Two Fictions
Jared Hegwood

Night Sea

At a red light, I open my door and touch the asphalt. I take my time with it; feel as many individual rocks as I can. When I look up, the light is still red. I have to close my door twice so the warning chime will stop.

A Month of Sundays

For a month of Sundays, we've fished the streets together, casting our lines into the sea under the city and pulling back lemon fish, snapper and the occasional mahi-mahi. I clean a few for frying, but we let the others go. We're not cruel.
I say to Dorian, I can't shake it. I'm jealous of every man in my wife's world. We've three children together, but I don't think I'll ever feel secure.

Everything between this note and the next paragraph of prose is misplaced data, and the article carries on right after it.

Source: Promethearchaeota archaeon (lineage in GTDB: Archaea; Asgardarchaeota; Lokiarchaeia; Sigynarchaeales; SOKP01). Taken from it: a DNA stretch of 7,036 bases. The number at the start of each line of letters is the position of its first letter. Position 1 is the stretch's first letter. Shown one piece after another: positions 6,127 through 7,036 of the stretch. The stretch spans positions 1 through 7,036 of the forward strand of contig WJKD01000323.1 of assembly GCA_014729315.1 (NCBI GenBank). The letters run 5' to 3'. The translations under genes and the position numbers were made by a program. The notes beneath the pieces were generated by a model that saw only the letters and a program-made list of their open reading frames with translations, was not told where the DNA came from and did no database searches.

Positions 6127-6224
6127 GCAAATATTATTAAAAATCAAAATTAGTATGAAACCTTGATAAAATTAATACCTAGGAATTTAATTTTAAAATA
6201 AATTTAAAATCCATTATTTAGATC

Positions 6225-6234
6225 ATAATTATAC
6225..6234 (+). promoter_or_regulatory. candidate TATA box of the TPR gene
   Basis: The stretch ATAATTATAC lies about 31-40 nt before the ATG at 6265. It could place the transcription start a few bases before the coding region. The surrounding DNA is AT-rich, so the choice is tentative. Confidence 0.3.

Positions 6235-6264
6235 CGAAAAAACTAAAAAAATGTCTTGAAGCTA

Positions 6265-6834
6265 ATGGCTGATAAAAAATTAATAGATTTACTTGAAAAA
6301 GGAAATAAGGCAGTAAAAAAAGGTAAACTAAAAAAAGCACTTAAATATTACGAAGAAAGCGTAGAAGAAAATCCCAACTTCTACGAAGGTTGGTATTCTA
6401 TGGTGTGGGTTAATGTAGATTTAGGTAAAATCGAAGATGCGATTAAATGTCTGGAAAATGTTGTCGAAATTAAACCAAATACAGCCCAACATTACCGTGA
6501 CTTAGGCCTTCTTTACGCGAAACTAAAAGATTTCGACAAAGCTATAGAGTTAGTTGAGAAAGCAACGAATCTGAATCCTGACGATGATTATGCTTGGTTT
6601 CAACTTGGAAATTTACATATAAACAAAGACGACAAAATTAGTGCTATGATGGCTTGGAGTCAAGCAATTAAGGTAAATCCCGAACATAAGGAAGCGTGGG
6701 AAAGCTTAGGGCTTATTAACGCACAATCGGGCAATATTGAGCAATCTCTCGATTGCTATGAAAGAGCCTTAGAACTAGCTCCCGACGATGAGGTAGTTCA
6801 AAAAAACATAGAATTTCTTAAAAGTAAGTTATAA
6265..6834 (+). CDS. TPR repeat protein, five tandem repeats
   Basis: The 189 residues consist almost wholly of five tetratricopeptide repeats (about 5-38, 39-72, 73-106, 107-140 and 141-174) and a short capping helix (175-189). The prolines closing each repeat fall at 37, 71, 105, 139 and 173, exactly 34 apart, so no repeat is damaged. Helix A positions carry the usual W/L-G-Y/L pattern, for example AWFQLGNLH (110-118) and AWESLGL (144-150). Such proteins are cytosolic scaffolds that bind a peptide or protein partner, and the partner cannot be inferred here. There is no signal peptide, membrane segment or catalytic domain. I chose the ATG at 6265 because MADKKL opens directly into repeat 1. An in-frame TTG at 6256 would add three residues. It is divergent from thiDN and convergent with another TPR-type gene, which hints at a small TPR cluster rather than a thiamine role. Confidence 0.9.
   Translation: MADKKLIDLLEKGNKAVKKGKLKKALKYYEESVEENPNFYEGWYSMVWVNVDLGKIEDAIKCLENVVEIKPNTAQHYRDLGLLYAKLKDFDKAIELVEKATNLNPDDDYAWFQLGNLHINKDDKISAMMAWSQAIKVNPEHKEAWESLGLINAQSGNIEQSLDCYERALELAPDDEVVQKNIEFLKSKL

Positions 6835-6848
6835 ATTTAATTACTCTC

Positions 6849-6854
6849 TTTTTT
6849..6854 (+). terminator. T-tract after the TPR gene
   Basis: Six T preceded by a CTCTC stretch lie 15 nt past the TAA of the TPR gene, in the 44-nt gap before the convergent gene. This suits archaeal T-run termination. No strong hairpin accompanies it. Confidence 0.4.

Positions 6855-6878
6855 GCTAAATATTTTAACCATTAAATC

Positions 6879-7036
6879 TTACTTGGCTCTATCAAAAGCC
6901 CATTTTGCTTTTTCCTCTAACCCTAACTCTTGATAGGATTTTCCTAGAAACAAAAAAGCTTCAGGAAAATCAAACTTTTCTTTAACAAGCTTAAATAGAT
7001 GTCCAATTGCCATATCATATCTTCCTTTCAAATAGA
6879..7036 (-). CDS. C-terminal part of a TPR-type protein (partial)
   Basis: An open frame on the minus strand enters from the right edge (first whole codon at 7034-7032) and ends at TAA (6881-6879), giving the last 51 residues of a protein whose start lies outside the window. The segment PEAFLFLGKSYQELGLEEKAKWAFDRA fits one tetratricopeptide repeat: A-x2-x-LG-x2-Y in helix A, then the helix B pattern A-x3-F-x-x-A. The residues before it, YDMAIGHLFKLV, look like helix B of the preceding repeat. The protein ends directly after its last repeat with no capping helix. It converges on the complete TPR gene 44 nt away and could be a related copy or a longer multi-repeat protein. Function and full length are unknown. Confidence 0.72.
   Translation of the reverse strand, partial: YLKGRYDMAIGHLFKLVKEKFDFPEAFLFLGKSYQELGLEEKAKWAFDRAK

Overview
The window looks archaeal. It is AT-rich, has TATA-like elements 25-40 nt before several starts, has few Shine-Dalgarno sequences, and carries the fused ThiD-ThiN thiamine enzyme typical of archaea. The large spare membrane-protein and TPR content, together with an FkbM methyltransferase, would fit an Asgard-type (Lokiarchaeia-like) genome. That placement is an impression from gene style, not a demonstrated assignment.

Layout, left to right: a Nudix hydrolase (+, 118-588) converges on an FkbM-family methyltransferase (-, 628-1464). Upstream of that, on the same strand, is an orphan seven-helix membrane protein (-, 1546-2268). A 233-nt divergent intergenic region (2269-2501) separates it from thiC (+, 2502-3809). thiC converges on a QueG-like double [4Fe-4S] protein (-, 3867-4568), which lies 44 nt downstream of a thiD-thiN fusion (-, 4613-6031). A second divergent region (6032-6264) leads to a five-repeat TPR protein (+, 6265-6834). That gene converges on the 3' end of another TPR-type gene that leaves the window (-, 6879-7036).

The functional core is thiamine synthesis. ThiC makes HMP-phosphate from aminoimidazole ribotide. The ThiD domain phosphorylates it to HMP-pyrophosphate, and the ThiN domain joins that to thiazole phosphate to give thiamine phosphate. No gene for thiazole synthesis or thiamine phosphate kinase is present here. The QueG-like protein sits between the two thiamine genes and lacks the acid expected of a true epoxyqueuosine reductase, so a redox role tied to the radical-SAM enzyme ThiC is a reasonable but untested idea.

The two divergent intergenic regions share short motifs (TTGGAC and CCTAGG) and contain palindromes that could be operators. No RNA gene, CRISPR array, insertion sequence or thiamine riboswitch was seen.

Trust, says Dorian. He squeezes a cut of lemon over his steaming plate.
Heels clop, horns blow. The ocean around us heaves and palpitates.
And even though she's cycloped, I say, I eye every gesture, every turn and twitch of her mouth. I walk on eggshells, waiting.
My wife, Dorian says, Would leave me in a minute for somebody with a boat.